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Tweet vibration anomalies detected by Azure IoT services on data from an Intel Edison running Node.js

Olivier Bloch tarafından
Son güncelleştirme tarihi: 17.7.2016
Katkıda Bulunanlar:
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If you want to try out Azure IoT Hub and other Azure IoT services, this sample will walk you through the configuration of services and the setup of an Intel Edison running Node.js. The device will log vibration sensor data that will be analyzed by Stream Analytics and a worker role will send an alert message back to the device via IoT Hub as well as tweet the alert on twitter.

Running this sample

Hardware prerequisites

In order to run this sample you will need the following hardware: - An Intel Edison board - In the sample we are using the Seeed Xadow wearable kit for Intel Edison but you can use another kit and sensor adapting the code for the device. - These are the sensors and extensions we are using in the sample (all included in the Seeed Xadow wearable kit mentioned above): - Xadow Expansion board - Xadow Programmer - Xadow 3-Axis accelerometer - Xadow OLED screen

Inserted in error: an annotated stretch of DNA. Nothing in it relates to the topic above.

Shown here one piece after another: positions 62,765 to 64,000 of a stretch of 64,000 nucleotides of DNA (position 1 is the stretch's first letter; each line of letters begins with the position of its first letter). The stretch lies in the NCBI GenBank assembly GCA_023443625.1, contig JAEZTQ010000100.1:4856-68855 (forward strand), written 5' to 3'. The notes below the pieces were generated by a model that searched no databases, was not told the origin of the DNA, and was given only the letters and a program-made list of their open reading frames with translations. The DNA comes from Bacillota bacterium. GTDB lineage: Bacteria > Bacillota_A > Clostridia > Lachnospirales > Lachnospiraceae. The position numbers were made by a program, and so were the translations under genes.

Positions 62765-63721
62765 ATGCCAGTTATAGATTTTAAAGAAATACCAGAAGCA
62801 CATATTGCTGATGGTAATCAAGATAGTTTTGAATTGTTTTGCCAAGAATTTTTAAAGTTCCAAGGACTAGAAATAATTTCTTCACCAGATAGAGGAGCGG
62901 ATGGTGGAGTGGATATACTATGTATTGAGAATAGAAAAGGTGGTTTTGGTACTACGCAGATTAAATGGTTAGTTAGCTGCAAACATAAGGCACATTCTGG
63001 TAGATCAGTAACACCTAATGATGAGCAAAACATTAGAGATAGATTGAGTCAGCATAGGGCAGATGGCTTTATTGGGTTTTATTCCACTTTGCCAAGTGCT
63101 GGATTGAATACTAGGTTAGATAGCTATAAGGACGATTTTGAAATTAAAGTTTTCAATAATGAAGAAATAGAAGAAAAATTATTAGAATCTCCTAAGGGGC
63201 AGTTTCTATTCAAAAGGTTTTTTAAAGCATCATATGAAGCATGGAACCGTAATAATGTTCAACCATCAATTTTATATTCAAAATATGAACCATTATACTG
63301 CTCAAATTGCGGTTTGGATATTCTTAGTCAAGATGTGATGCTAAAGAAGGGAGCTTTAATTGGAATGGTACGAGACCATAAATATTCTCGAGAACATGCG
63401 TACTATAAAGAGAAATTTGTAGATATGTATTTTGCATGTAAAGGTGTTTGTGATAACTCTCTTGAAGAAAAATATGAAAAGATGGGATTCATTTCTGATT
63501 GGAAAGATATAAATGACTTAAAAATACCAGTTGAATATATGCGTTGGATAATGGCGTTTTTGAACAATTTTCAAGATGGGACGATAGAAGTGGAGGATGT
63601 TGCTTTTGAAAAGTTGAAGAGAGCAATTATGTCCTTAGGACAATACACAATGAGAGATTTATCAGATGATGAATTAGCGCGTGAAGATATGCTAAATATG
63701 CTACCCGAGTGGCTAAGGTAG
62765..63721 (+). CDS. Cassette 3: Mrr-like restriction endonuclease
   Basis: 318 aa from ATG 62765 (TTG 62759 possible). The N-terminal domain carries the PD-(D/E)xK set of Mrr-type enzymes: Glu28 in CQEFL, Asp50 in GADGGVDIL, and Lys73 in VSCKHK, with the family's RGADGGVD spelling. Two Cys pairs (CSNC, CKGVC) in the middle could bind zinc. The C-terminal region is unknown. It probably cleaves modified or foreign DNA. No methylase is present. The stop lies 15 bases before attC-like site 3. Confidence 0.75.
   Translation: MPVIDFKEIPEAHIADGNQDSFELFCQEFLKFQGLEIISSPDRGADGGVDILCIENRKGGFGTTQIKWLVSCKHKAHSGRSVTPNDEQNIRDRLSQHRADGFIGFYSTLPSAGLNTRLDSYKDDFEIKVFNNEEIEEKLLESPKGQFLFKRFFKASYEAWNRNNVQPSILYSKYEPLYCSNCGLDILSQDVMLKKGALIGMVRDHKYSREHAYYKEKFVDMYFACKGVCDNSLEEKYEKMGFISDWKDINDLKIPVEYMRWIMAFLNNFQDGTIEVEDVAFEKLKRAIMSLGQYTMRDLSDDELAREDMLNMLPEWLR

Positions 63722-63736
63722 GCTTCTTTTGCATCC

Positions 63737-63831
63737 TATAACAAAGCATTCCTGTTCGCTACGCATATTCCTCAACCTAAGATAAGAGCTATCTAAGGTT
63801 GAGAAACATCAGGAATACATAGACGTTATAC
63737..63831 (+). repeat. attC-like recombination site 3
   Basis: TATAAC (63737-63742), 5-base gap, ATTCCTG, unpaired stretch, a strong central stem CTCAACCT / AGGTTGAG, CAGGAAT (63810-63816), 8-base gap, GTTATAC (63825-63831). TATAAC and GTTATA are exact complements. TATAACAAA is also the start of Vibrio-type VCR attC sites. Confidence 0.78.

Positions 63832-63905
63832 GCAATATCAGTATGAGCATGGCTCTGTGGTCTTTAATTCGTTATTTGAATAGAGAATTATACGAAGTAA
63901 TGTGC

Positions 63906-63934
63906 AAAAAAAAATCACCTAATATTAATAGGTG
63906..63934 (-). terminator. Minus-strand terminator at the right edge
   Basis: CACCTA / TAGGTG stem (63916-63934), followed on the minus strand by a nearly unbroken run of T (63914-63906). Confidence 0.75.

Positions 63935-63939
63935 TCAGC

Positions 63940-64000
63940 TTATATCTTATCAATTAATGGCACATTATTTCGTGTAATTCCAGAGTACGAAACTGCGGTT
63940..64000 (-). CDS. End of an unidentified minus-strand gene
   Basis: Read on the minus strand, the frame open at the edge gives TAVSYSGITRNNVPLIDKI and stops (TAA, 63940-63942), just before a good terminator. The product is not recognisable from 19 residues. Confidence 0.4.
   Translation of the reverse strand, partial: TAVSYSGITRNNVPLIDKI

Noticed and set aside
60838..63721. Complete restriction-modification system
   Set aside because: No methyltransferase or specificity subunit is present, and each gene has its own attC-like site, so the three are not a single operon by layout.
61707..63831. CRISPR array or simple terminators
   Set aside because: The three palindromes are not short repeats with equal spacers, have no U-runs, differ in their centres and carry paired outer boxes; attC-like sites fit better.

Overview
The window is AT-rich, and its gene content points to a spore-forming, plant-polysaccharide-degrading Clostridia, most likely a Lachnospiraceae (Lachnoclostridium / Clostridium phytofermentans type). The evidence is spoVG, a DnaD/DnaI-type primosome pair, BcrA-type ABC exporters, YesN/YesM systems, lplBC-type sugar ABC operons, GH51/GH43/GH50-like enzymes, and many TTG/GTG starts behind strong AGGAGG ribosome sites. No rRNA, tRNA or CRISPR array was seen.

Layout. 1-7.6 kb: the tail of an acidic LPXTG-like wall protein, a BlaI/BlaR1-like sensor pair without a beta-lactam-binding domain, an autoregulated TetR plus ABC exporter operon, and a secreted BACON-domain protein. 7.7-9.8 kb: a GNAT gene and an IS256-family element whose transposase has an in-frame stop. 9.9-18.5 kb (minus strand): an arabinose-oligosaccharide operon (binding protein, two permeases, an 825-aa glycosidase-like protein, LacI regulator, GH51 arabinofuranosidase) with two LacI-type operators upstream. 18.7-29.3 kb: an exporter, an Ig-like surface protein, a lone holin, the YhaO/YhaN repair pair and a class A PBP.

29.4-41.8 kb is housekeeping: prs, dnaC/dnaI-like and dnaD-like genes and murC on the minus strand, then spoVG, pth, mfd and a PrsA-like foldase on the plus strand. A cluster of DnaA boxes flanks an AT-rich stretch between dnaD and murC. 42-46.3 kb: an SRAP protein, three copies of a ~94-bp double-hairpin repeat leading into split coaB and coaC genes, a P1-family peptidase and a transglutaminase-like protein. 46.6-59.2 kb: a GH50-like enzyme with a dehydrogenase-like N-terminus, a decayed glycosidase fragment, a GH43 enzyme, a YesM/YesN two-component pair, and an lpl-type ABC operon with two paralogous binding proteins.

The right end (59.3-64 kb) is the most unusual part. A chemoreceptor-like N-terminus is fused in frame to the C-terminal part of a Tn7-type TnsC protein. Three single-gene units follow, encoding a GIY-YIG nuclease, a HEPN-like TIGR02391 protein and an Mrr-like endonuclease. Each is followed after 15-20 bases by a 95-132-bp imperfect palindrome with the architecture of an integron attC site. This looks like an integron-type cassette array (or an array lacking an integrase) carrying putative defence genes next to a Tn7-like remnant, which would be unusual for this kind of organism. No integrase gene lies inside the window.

Software prerequisites

Services setup

In order to run the sample you will need to do the following (directions for each step follow): - Create an IoT hub that will receive data from devices and send commands and notifications back to it - Create an Event hub into which we will post alerts triggered by the Stream Analytics job - Create a Stream Analytics job that will read data from the IoT hub and post alerts into the Event hub - Create a Storage account that will be used by the worker role - Deploy a simple worker role that will read alerts from the Event hub and tweet alerts on Twitter and forward alerts back to devices through the IoT hub

Create an IoT Hub

  1. Log on to the Azure Preview Portal.

  2. In the jumpbar, click New, then click Internet of Things, and then click IoT Hub.

  3. In the New IoT Hub blade, specify the desired configuration for the IoT Hub.

    • In the Name box, enter a name to identify your IoT hub such as myiothubname. When the Name is validated, a green check mark appears in the Name box.
    • Change the Pricing and scale tier as desired. This tutorial does not require a specific tier.
    • In the Resource group box, create a new resource group, or select and existing one. For more information, see Using resource groups to manage your Azure resources.